How to get the most out of taking Anger Management Classes
Posted May 11 2010 5:16pm
Deciding to take an anger management class can be daunting. While some people take anger management as part of a court ordered requirement others take these programs for personal growth and self-improvement. Most quality programs are structured like a class and teach skills to participants in a variety of areas. Anger management courses typically involve the attendance of weekly sessions, one on one counseling or coaching, or can even be taken in an online format.
Participants can expect to learn skills in areas like assertive communication, emotional intelligence and empathy, improving judgment and impulse control, stress management, forgiveness and expectation management. Understanding these skills on an intellectual level for most people usually isn’t the issue. The primary problem that people have in getting the most out of taking an anger management class is actually practicing the skills.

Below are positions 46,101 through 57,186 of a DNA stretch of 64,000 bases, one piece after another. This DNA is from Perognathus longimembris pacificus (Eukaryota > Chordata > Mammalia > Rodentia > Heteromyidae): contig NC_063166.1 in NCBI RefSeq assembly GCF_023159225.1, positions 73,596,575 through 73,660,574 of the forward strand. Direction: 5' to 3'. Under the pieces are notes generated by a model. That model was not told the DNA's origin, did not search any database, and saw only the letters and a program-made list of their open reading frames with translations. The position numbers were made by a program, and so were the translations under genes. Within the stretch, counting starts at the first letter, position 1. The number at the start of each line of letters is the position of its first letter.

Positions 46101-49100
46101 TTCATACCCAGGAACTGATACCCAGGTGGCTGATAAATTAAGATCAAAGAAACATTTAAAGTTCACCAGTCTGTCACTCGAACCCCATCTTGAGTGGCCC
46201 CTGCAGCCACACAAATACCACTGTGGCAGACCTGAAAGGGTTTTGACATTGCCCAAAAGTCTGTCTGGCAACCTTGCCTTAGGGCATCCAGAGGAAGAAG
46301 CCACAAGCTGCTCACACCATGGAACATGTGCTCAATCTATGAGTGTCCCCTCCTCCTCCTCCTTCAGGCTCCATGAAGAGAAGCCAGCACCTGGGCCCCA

Like any skill based task, repetition is key. Similar to learning how to properly swing a golf club, riding a horse, evening playing chess, practice is the way to master the skill. As the old saying goes, “practice makes perfect”. Most quality anger management programs will teach the skills necessary to better stay in control and respond more appropriately, but knowing these skills isn’t enough. In order to really master anger, so to speak, we must practice the skill enough times so that it becomes second nature.
An example of this might be learning to be more assertive. Properly asserting ourselves involves several components. First, our body language, tone of voice, volume and eye contact must be congruent with what we are saying. The message must include our feeling and a clear description of what we need the other person to do differently. Sounds easy right? Not unless one practices using proper assertive communication many times.
So in order to get the most out of taking an anger management course, remember, practice these skills as much as possible until they become part of who you are.